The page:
After escaping Shimura’s prison (RIP to Nobu, the best horse), Jin then spends the rest of the game preparing to storm the Khan in Izumi Village. After extensive planning, Jin and his motley crew decide to attack without explicitly receiving the backing of Shimura and his resources. Then, during the final assault, Lord Shimura and the mainland samurai army swoop in at the 11th hour. (Video games!)

Still, even though Shimura decides to save the day in a bout of deus ex machina, he’s still pissed off at Jin for those earlier events.

After the post-battle dust has cleared, Jin heads to Omi Lake (the same idyllic clearing you may remember from the tedious opening flashback sequences). There, he plans to meet with Lord Shimura and hash these problems out. Shimura shows up late, clearly not committed to punctuality as much as he is to honour, and informs Jin of his retribution. Straight from the shogun’s office, Jin is to lose his samurai title and his Omi Village estate. Clan Sakai is to be formally disbanded. And, oh yeah, Jin’s slapped with a death warrant.

Shimura, for his part, sticks to his guns (or, rather, his swords). True to his lifelong commitment to that code, he opts to duel Jin, rather than outright execute him. Once you win the fight – by this point, you’re so jacked it’s a piece of cake – you’re presented with two options: Strike Shimura down on the spot, per his wishes, or leave him alive, ensuring he’ll chase Jin for the rest of his days.

It’s the only time the narrative is put in your hands, and what you choose doesn’t just affect the plot. Far more importantly, it also affects your wardrobe. If you grant Shimura an honourable death, you’ll get the totally righteous Righteous Punishment dye for your Ghost Armour:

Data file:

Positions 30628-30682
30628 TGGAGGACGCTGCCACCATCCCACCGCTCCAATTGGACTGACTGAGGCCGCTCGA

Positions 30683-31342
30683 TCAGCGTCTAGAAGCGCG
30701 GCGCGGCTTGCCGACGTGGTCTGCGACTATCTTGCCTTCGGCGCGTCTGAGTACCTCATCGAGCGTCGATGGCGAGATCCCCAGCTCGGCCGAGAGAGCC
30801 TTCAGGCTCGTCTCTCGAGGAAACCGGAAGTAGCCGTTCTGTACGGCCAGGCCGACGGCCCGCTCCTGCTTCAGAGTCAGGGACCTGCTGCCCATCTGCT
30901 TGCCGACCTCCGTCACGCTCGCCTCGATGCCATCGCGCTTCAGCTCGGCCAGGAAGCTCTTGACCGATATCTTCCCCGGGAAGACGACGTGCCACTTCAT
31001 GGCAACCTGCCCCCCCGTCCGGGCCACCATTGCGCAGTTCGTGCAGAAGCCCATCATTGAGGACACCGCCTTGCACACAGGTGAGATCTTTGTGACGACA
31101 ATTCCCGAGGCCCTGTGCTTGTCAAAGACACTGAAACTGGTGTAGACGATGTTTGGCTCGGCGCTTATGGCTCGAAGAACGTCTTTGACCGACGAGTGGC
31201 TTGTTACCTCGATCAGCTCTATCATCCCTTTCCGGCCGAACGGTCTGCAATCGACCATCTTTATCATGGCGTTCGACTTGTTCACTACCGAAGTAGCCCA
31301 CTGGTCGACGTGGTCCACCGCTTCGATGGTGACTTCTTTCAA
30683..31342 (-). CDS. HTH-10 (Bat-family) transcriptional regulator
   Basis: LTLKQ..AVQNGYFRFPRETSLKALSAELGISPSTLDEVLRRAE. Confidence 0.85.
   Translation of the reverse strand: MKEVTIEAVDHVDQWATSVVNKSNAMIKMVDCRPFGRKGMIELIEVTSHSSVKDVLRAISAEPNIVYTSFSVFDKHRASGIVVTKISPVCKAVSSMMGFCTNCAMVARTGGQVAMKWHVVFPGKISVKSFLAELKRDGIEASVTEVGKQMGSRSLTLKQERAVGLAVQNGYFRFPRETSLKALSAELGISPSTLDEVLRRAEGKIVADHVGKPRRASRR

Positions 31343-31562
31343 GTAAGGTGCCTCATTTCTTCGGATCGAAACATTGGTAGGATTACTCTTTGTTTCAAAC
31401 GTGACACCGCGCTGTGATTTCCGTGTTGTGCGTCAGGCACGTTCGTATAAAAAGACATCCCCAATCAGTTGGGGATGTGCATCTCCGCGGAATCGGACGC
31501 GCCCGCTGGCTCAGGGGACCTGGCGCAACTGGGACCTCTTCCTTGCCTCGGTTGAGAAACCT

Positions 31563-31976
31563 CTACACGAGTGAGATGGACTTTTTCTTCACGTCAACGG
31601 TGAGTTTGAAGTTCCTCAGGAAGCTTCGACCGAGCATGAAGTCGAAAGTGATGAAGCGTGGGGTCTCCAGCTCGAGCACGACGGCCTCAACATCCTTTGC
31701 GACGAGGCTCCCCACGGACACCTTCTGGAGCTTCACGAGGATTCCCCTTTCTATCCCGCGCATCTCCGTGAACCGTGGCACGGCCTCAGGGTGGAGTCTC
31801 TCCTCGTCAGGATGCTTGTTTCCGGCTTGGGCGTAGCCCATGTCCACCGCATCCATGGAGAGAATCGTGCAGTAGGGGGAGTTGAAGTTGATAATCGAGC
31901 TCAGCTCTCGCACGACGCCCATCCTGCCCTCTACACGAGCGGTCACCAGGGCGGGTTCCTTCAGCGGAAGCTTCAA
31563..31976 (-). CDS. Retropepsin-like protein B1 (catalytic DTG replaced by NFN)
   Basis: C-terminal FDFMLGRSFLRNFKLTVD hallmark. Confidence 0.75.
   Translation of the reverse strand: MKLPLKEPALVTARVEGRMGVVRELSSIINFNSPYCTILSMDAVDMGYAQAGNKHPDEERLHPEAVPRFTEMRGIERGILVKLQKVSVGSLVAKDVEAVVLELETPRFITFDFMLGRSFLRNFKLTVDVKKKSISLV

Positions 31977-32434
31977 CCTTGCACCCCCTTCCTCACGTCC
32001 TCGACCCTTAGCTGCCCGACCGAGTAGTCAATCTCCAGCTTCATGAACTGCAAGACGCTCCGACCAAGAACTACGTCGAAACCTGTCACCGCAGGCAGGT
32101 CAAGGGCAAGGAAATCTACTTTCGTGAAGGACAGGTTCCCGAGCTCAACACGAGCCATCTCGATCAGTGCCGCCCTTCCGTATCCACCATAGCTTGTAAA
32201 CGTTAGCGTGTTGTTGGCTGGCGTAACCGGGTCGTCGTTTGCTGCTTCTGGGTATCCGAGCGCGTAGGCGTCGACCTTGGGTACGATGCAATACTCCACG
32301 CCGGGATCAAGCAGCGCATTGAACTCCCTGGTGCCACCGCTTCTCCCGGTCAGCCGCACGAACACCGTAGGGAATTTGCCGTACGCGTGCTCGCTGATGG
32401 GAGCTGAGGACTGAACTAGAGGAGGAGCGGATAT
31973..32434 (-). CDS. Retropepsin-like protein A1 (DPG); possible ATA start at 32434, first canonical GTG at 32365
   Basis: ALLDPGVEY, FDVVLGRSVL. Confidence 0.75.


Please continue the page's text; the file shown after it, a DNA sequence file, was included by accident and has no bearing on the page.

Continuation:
Spare Lord Shimura’s life, however, and you’ll get the Vow of Vengeance dye, a set of threads we can all admit belong on a GQ cover:

Beyond clothing, your decision also dictates where Jin resettles. Choose to spare Lord Shimura, and your new home base will be Tradition’s End, located just southwest of Omi Village. Killing Lord Shimura will give you a select piece of property a bit further down the Musashi coast called Dawn Refuge.

In the big picture, where you plant roots doesn’t really matter. As far as I can tell, both homes are identical in terms of architecture and décor. You also never really need a base of operations in Ghost of Tsushima. If you ever need to sell some iron or upgrade some gear, Jogaku Temple is just a quick fast travel away. The rest of your time is spent aimlessly roving a stunning, bloody landscape.

For the moment, there doesn’t seem to be any consequence for any potential spinoffs, expansions, or sequels. As of this writing, Sucker Punch hasn’t publicly shared which of the two endings, if any, is “canon.”

Personally, I ran through “The Tale of Lord Shimura” twice and was equally affected by both. No matter what you choose, the outcome feels in-line with Jin’s character, Ghost of Tsushima’s themes, and the larger lore that underlies this historically inspired piece of fiction. If you asked me which I thought was the “right” one, I couldn’t tell you. Both endings are fantastic. One comes from a love of tradition, one from a love of family, but both are nonetheless rooted in feelings that Jin made clear from the game’s first minutes.

To me, the choice boils down to one question: What do you want your wardrobe to look like? Whether you end up with the Righteous Punishment dye or the Vow of Vengeance one, you won’t be able to get the other. I’ll just say this: White clothing is more versatile. Like an ancient code of honour, and sticking to it despite the circumstances, it’ll never get old. Red clothing, if you can pull it off, is more of a statement – just like the choice you have to make that unlocks it.